Best Fonts For Resumes
Your resume has about six-seconds to make a good impression on a hiring manager. The right font is key to success. MyFonts offers the largest number of resume friendly fonts, of any provider. Read on, to find out which are the best for your individual needs. You’ll not only learn the best fonts for resumes, but also some valuable tips on how to use them.
Four Things You Should Know About Fonts For Resumes
Serif v. Sans
A serif is a line crossing the main strokes of a character, and an outgrowth of early calligraphic lettering. There are many varieties. Sans serif typefaces have no serifs. Both serif and sans serif fonts can create powerful resumes. Some believe that sans serif typefaces are more straight forward designs, while others contend that serif typefaces are somewhat more legible. The fonts the MyFonts type experts have chosen, as the best for resumes, are highly legible and easy to read. You can’t go wrong with any of them.
Free System & Application Fonts
Free fonts may not be the best for resumes. Operating systems and many applications provide “free” fonts. These include Arial, Calibri, Times New Roman, Verdana, etc. They are good communication tools but, because of their ubiquity, will not make your resume stand out from the crowd.
Best Weights and Sizes
Font families offer many weights and variations. Some over 50. The MyFonts type experts have taken the guesswork out of determining which are best for resumes. The Roman (sometimes called “Book,” or “Regular”), Italic and Bold (sometimes called “Semibold”) fonts create hierarchy in resumes. Very bold fonts are best for the most important information – like your name. Bold Italic fonts, almost always, introduce too many layers of hierarchy.
24-point is a good size for your name-heading on a resume, but it can be as large as 36-point. Headings are usually 16-point to 18-point, and 12-point is almost always the best size for resume content. Larger, and your resume will appear ponderous and uninviting to read. Smaller sizes may allow you to pack in more information, but will be somewhat more difficult to read.
B&W v. Color
Color can lead the reader’s eye to the key point, the benefit, or the bottom line. Color can also indicate ranking of information. A page that is awash in color, however, is just graphic noise. It is its rarity that makes color noticeable and powerful.
Color must be more than a typographic embellishment. It should work for its living by giving added value. Whether it’s for running heads (like Education, Work Related Experience, Skills, etc.) or simple list-bullets, the color plan and palette should be part of the initial design process. Color should not be an afterthought, or a decoration.
Fonts For Resumes
Helvetica Now is the newest Helvetica design. A vast improvement over previous designs, it is a classic, recreated for the 21st Century – and only available from MyFonts, and its family of font providers. A solid communicator, easy on the eyes and remarkably legible, Helvetica Now says, “I’m here, I’m proven and I’m ready.”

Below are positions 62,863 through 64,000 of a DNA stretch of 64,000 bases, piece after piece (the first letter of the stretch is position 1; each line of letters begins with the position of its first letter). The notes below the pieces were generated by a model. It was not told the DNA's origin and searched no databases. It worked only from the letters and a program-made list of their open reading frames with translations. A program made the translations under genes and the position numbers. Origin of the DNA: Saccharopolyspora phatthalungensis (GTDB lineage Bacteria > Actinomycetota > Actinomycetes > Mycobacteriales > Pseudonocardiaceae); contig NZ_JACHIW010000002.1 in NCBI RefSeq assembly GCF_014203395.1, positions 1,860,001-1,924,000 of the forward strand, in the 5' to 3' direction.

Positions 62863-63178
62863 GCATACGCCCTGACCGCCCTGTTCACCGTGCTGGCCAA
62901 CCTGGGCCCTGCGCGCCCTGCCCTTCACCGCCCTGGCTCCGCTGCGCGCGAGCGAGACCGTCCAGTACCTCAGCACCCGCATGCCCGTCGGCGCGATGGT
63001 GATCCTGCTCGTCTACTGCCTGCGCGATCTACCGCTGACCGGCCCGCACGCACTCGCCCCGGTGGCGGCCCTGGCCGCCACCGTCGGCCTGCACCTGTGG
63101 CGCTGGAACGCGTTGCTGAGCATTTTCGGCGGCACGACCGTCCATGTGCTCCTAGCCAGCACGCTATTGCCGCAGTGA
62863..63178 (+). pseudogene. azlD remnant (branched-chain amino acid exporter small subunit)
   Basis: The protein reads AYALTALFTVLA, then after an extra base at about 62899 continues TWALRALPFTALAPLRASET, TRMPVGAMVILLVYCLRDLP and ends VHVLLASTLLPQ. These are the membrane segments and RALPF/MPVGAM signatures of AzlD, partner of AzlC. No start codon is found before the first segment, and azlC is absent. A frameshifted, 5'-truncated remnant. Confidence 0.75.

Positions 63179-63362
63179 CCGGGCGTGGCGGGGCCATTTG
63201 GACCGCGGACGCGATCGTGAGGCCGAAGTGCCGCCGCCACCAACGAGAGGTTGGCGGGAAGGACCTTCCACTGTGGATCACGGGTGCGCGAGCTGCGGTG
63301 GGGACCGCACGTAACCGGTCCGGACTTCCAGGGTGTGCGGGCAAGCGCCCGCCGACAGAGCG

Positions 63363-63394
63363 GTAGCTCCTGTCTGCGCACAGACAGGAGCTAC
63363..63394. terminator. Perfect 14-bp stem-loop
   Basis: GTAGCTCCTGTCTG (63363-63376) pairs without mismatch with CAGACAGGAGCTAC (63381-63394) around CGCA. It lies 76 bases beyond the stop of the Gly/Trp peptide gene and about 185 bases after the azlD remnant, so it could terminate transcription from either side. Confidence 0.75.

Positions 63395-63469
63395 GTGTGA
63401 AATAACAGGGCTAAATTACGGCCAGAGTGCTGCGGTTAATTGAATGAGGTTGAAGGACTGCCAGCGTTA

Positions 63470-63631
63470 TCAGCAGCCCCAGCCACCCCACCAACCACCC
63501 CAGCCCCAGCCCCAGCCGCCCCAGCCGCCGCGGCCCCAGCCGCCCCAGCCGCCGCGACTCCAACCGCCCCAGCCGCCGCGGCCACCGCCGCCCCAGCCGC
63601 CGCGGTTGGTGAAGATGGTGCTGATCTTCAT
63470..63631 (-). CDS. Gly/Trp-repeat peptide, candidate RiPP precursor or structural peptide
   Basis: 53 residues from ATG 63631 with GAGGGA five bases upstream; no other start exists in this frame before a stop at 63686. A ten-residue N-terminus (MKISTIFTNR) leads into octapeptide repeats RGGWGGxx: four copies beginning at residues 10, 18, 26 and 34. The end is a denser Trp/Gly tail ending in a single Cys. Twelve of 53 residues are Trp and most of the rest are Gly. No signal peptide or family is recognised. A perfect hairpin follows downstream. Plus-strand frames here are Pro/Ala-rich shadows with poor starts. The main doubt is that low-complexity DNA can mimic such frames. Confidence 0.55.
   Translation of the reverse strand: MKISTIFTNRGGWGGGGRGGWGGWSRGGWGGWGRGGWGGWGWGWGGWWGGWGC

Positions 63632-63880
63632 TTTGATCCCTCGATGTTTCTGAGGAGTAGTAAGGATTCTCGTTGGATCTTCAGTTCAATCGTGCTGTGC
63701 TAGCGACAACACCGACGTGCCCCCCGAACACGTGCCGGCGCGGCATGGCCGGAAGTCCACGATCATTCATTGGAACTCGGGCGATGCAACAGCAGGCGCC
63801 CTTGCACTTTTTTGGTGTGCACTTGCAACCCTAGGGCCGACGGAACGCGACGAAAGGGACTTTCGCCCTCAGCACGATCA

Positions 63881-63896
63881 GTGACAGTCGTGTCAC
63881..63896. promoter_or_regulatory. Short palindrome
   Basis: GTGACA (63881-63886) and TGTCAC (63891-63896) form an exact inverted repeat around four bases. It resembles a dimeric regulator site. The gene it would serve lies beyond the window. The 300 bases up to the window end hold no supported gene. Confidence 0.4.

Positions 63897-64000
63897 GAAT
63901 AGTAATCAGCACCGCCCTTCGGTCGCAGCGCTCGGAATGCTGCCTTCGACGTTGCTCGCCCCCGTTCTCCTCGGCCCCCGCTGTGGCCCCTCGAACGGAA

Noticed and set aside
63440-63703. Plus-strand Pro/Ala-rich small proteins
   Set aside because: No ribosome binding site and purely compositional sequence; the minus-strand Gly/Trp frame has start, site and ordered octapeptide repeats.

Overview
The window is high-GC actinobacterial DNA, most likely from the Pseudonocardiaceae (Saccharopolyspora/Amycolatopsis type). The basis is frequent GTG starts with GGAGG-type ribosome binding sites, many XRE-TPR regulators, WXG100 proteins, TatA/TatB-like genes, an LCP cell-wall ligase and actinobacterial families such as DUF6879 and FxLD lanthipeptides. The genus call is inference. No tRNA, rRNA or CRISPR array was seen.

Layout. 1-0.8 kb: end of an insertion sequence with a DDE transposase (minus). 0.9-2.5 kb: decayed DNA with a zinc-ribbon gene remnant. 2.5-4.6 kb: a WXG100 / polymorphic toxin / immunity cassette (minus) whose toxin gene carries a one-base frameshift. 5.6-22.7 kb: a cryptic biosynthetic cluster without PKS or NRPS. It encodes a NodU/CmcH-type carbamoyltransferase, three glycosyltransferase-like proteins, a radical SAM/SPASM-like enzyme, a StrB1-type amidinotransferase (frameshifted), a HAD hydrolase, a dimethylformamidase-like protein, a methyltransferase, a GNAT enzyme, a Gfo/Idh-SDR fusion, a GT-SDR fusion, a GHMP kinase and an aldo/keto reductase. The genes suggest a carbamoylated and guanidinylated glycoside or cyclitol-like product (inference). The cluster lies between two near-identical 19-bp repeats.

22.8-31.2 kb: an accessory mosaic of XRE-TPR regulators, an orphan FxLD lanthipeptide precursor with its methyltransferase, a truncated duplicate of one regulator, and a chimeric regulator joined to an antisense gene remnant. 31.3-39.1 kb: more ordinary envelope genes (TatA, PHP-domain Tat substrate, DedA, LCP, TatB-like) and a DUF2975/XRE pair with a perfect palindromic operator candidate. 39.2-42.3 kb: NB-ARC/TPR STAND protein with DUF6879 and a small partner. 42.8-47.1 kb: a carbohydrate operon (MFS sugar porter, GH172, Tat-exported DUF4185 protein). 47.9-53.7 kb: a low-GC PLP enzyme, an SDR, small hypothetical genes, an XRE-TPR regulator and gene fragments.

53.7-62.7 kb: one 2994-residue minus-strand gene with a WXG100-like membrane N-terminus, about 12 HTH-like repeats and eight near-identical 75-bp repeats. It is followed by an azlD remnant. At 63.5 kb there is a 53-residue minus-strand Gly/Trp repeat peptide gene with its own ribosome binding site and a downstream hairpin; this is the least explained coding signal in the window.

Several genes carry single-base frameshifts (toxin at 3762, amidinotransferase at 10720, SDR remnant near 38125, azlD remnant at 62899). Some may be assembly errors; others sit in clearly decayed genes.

Avenir means “future,” in French. It’s a modern, forward-looking design that is destine to secure your future. The letters in Avenir are based on simple geometric shapes, softened with subtle calligraphic overtones. It’s contemporary without being harsh, and inviting to read.
Neue means “new” in German. Neue Frutiger is an updated and improved version of the original sans serif classic – and is only available from MyFonts, and its family of font providers. Neue Frutiger melds classic sans serif design traits with echoes of classic inscriptional letters. Many claim that it is one of the most legible and most easily read of the sans serif typefaces.
PMN Caecilia has sturdy slab serifs that give the design an honest straight-forward vibe. Their softened corners also create a sense of affability. In addition, PMN Caecilia’s proportionally large lowercase letters, also make it easy to read. The result is a solid and stylish typeface design that checks all the boxes.
Mercury is high performance meets high style. The product of nine years’ research and development, it’s a family of powerful typefaces designed to thrive under the most adverse conditions – and remain a handsome communicator, at the same time. Mercury’s compact proportions and clear character shapes, naturally reproduce well in small sizes, while losing none of the font’s personality and charm.
Sabon Next is patterned after classic Renaissance typefaces. The design is reader friendly, while maintaining all the grace and elegance of some of the earliest printing types. It makes a statement, without calling attention to itself. Sabon benefits from the relatively large and soft serifs which aid the reading process and give the design a friendly demeanor.
Meta was designed to be economical of space and easy reading at small sizes. It’s clean and cheery, with a distinctive mien. and its ability to serve well in multiple design capacities including office documentation and correspondence. Meta is an excellent typeface to use when you have a lot to say, and not much space to say it.
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